The Mcity Test Facility is evolving into the next-generation autonomous vehicle test track thanks to a $5.1 million grant from the National Science Foundation. Mcity 2.0 will give researchers easy, remote access to CAV testing resources, and will help create a more equitable playing field in mobility. Learn more about Mcity 2.0 and submit your request or questions below.
With NSF’s support, Dr. Henry Liu, Mcity Managing Director, Greg McGuire, and the team are enhancing the Mcity Test Facility by developing digital infrastructure that will overlay the physical test facility and create a cloud-based, augmented-reality CAV testbed that will be available to academic researchers nationwide.
Funding to use Mcity 2.0 will be available to researchers already working on NSF projects who seek additional support. While Mcity 2.0’s remote capabilities are not yet fully operational, the physical test facility and research vehicles can be used by NSF-funded researchers now. 48 test days per year have been allocated for NSF projects.
Mobility Data Center
Real-time municipal traffic data feeds Mcity’s Mobility Data Center.
The Mobility Data Center is a cloud-based data platform designed to ingest, archive, process, and share the large amount of data generated by cooperative infrastructure located within the Mcity Test Facility and the City of Ann Arbor.
Hosted on Amazon Web Services (AWS)
Website user interface allows for real-time monitoring, near-miss/crash event querying, and raw data querying
Data is collected from roadside sensors (cameras) that capture images (vehicles and non-motorized road users, such as pedestrians and cyclists as well as motorcyclists and persons with disabilities or reduced mobility and orientation)
The images are then processed for tracking information, trajectory prediction, and timing of potential collisions using machine learning
Near-miss and crash events are archived in the Mobility Data Center
Currently, vehicle trajectory data generated using the sensors equipped at the State Street/Ellsworth roundabout in Ann Arbor are available. As part of the Smart Intersections Project at U-M Transportation Research Institute (UMTRI), data from 21 intersections in Ann Arbor will be made available in the future.
Learn more about the live traffic provided by the Mobility Data Center
Naturalistic Driving Environment
In a 2016 report, the Rand Corp. estimated that it would take a fleet of 100 automated vehicles driving at 25 mph for 5 billion miles to demonstrate their ability to avoid crashes and fatalities in the real world. Computer simulation is vital for researchers to put their systems to the test, but access is limited in the academic realm. To date, eight commercial simulation vendors have built digital twins of the physical Mcity Test Facility that will be unlocked as part of the Mcity 2.0 rollout. This environment is also adversarial, meaning researchers can test against safety-critical scenarios such as hard braking, cut-ins, and more.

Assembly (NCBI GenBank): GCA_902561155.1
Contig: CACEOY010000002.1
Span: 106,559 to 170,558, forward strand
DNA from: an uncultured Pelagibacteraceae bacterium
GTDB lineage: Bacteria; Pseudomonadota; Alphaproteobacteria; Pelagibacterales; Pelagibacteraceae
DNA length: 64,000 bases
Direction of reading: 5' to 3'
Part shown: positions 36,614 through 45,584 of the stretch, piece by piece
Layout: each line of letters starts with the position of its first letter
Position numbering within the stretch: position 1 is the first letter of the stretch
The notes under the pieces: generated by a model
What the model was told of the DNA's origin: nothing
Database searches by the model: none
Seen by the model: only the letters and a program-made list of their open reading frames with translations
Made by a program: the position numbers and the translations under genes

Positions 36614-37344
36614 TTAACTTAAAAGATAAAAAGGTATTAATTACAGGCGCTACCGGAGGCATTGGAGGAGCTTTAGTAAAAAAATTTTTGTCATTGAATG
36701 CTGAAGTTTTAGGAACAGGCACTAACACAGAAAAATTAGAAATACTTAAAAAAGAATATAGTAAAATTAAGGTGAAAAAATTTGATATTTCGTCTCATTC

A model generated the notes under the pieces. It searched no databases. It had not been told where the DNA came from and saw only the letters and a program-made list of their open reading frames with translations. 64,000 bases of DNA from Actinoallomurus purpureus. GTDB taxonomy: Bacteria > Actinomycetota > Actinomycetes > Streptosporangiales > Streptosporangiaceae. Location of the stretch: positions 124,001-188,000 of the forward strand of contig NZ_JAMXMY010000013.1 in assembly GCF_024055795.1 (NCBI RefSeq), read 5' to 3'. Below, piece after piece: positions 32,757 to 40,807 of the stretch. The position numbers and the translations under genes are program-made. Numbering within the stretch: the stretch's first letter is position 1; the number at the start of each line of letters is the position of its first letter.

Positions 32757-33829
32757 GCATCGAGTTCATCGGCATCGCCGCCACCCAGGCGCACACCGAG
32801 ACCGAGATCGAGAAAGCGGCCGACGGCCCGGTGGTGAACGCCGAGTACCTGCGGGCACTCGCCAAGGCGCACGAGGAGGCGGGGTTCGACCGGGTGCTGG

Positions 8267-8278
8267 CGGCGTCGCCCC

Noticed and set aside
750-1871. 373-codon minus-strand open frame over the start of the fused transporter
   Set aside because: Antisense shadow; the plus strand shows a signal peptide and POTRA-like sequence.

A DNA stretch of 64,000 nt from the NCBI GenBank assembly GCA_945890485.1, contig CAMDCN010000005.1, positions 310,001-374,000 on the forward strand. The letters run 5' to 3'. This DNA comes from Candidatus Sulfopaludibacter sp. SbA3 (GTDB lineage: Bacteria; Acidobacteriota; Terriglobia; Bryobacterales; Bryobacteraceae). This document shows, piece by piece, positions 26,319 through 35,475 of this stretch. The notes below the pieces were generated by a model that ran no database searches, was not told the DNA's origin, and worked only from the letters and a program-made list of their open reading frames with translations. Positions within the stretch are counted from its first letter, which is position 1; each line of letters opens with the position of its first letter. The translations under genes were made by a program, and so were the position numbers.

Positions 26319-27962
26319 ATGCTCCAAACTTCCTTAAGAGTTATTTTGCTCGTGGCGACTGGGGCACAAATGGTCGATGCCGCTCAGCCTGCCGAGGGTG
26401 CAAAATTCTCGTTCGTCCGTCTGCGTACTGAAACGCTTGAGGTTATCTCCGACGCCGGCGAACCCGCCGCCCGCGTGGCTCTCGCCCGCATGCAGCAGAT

Learn more about the Naturalistic Driving Environment (NDE)
Mcity OS makes it possible for researchers to create and execute complex, sophisticated, and easily repeatable test scenarios of connected vehicles, automated vehicles, and connected and automated vehicles – potentially saving testing time and costs, and accelerating product development.
Mcity OS runs on any internet-enabled device to control all the features of the Mcity Test Facility. This cloud-based open-source operating system gives users point-and-click control over interactions between vehicles and facility features and infrastructure.
Mcity OS tools can be integrated at other test facilities and in real-world environments as we lead the transformation to CAVs, CV2X, and smart cities. Mcity OS is also available for use at other test facilities. The American Center for Mobility is the first facility to license Mcity OS.
Mcity OS will be the tool researchers use to access Mcity 2.0.
Learn more about the complex text scenarios you can design with Mcity OS
Mcity 2.0 will enable U.S.-based researchers to send their test algorithms and programs to Mcity, plug them into the test facility’s Mcity OS operating system, request specific conditions for testing and participate remotely as those parameters play out in Mcity’s combined real/virtual setting.
An example of the kind of AV testing that could be conducted using this approach is the Mcity Safety Assessment Program outlined below, which was developed by Mcity and the Center for Connected and Automated Transportation (CCAT), a regional transportation research center funded by the U.S. Department of Transportation. CCAT is based at U-M.
Mcity Safety Assessment Program
Scenario-based behavior competency test: Mcity ABC Test
Driving environment-based safety performance test: CCAT SAFE TEST
Both Mcity ABC Test and CCAT SAFE TEST are developed based on the large-scale naturalistic driving data collected by UMTRI and Mcity.
Mcity ABC Test
The Mcity ABC Test consists of three parts: Accelerated evaluation, Behavior competence, and Corner cases. Taken together, they are random, valid, fair, and comprehensive.
The Safe AI Framework for Trustworthy Edge Scenario Tests, or SAFE TEST, combines two pieces of technology: the Augmented Reality Test Environment and the Naturalistic and Adversarial Driving Environment (NADE). The background vehicles and other traffic participants in the NADE are trained to execute adversarial maneuvers at selected moments to maximize testing efficiency while ensuring testing accuracy.